New Jersey DWI Case: Invalid Investigatory Stop – State v Bennet
Today the New Jersey Appellate Division affirmed the municipal court’s determination that a police officer did not have any objective lawful basis to walk up to a car in a gas station at or near a college campus and open the door and immediately investigate a DWI offense. In overruling the Law Division the Appellate court commence an exhaustive evaluation of the current state of New Jersey’s ‘Community Caretaking’ standard. Initially, the court examined the investigatory stop and stated:
What Constitutes a Valid Investigatory Stop
“An investigatory stop is valid only if the officer has a particularized suspicion based upon an objective observation that the person stopped has been [engaged] or is Sergeant about to engage in criminal wrongdoing. The articulable reasons or particularized suspicion of criminal activity must be based upon the law enforcement officer’s assessment of the totality of circumstances with which he is faced. Such observations are those that, in view of [the] officer’s experience and knowledge, taken together with rational inferences drawn from those facts, reasonabl[y] warrant the limited intrusion upon the individual’s freedom. [State v. Nishina, 175 N.J. 502, 511 (2003) (quoting State v. Davis, 104 N.J. 490, 504 (1986)) (emphasis added) (internal quotation marks omitted).] Then the court Ruled, “applying these principles to the undisputed, salient facts in this case, there is no rational basis to conclude that at the time Sergeant Riccitello saw defendant falling asleep behind the steering wheel of his running car, he had a particularized suspicion, based upon an objective observation, that defendant had been driving or was about to drive while under the influence of some unknown intoxicant.” The court continued: “As the Court made clear in Nishina, the officer’s particularized suspicion must be based on his assessment of the totality of circumstances, in view of the officer’s experience and knowledge. The Law Division reliance on social scientific studies, dictionary definitions, or even a judge’s personal “common sense” extrapolations cannot substitute or preempt these objective standards.” The court then admonished the officer be directly stating, “Here, Sergeant Riccitello should have knocked on defendant’s car window and engaged in conversation with him to determine whether he had alcohol on his breath or was otherwise too tired or sleepy to drive safely. The appellate court reasoned this alone would have been more than enough for the officer to obtain the necessary objective reasonable belief that the driver of a parked car with the engine one in a convenient store parking lot may have operated under the influence. Then, based on the outcome of these preliminary and limited interactions, Riccitello could have asked defendant to produce his driving credentials or even step out of the car to see if he was unsteady on his feet.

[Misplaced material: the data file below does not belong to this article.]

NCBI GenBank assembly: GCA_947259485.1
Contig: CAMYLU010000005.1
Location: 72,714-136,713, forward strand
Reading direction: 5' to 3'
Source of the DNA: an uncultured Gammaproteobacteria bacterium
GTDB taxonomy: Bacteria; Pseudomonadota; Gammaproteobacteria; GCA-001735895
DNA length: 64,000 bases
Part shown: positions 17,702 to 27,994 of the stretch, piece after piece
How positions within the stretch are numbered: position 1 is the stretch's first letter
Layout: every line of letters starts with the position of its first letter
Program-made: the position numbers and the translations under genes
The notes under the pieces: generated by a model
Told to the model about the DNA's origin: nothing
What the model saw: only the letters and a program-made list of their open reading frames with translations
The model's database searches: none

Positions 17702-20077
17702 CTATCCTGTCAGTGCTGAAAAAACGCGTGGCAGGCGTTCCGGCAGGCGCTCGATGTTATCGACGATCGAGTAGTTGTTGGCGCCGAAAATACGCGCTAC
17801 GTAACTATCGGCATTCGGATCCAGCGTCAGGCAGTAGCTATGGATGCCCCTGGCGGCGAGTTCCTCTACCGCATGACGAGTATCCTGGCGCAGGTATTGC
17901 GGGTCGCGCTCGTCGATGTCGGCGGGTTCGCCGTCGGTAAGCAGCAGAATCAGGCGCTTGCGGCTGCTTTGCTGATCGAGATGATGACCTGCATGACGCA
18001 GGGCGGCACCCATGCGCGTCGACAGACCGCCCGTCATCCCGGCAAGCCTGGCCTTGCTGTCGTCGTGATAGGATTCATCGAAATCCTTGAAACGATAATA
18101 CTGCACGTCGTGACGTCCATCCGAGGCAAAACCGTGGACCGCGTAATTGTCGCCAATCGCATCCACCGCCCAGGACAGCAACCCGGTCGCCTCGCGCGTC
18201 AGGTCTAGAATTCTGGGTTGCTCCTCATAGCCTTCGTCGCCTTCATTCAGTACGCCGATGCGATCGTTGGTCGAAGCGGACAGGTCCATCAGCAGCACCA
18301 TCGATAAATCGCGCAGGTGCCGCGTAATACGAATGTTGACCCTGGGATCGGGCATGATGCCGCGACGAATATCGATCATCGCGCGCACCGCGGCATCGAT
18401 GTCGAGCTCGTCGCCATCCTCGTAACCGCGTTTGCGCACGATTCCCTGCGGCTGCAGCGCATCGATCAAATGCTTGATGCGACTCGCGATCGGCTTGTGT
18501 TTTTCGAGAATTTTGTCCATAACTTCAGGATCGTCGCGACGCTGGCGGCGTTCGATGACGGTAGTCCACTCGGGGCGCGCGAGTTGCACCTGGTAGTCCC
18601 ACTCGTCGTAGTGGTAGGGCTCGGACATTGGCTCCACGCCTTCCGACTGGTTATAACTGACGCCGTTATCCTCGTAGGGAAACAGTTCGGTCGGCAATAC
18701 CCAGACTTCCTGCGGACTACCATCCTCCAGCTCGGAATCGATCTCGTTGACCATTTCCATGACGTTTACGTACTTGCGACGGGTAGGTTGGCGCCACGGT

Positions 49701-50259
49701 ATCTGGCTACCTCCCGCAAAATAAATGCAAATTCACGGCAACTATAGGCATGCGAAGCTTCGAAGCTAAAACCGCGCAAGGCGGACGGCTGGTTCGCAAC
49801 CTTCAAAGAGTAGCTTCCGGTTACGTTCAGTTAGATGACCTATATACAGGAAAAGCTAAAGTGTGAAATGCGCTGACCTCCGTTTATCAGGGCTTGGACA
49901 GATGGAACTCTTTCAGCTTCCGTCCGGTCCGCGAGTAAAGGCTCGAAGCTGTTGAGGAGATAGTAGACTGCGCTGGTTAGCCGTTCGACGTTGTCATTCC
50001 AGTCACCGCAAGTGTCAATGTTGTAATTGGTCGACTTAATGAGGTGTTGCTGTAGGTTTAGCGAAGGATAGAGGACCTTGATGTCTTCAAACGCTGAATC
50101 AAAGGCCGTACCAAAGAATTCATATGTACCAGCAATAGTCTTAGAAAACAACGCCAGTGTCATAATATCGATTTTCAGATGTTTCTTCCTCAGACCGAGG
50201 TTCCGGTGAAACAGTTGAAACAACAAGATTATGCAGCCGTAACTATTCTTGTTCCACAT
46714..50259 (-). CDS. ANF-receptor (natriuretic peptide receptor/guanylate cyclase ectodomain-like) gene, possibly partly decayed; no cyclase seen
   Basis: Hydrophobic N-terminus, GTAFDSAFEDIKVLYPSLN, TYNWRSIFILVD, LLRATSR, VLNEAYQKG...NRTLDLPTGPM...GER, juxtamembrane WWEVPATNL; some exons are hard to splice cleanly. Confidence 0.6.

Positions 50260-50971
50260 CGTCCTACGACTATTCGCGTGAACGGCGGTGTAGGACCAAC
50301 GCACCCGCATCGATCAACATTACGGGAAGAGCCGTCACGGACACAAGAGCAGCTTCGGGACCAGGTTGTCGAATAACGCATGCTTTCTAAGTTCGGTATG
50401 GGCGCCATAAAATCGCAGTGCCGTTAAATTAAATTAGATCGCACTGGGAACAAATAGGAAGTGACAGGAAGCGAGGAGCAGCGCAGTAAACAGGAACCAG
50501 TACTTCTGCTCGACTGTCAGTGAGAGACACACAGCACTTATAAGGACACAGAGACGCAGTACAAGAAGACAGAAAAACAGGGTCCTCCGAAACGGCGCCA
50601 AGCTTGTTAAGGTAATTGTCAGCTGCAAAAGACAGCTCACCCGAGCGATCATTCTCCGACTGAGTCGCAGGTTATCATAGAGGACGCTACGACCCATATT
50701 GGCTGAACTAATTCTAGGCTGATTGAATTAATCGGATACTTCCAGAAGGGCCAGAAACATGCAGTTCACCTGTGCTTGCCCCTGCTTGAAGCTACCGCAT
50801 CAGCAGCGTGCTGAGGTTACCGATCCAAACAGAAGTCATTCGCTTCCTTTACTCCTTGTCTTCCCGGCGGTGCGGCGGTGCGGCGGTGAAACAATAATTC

However, as the evidence was submitted the the trial court, seeing a young man, who may or may not be a student at Princeton, legally drive his vehicle into a parking space outside a convenience store in the early morning hours on a Sunday, and while parked, put his head down and close his eyes, does not give a police officer legal grounds to open the young man’s car door. Under the totality of these circumstances, Sergeant Riccitello’s conduct was not legally sustainable as a valid investigatory stop.
Community Care Taking Exception to Warrant and DWI
Then the Appellate Division reviewed Officer Riccitello behavior under the ‘community care taking’ microscope. The court stated, “In performing these tasks, typically, there is not time to acquire a warrant when emergent circumstances arise and an immediate search is required to preserve life or property. This narrow exception to the warrant requirement has been applied to such circumstances as allowing the police to conduct a warrantless search of a car to locate a gun that was missing from a police officer, to perform a “welfare check” of a vehicle that was parked in an area known for suicides and whose last authorized driver was listed as a missing person and to set foot in an apartment to ascertain the welfare of a child who was home from school, with no apparent excuse, in a residence that had been the site of an alleged sexual assault earlier that day[.] The community – caretaking functions in these cases were permissible without a warrant because they were “divorced from the detection, investigation, or acquisition of evidence relating to the violation of a criminal statute.” It is essentially unquestioned that Sergeant Riccitello’s conduct in opening defendant’s car door was motivated by his belief that defendant may be under the influence of an unknown intoxicant. There is no basis to conclude that his actions were not intended to detect, investigate, or acquire evidence relating to a possible violation of a Title 39 offense. The State cannot invoke the community-caretaking doctrine to convert an unconstitutional investigatory act to acquire inculpatory evidence without probable cause into a benign attempt to verify defendant’s health status.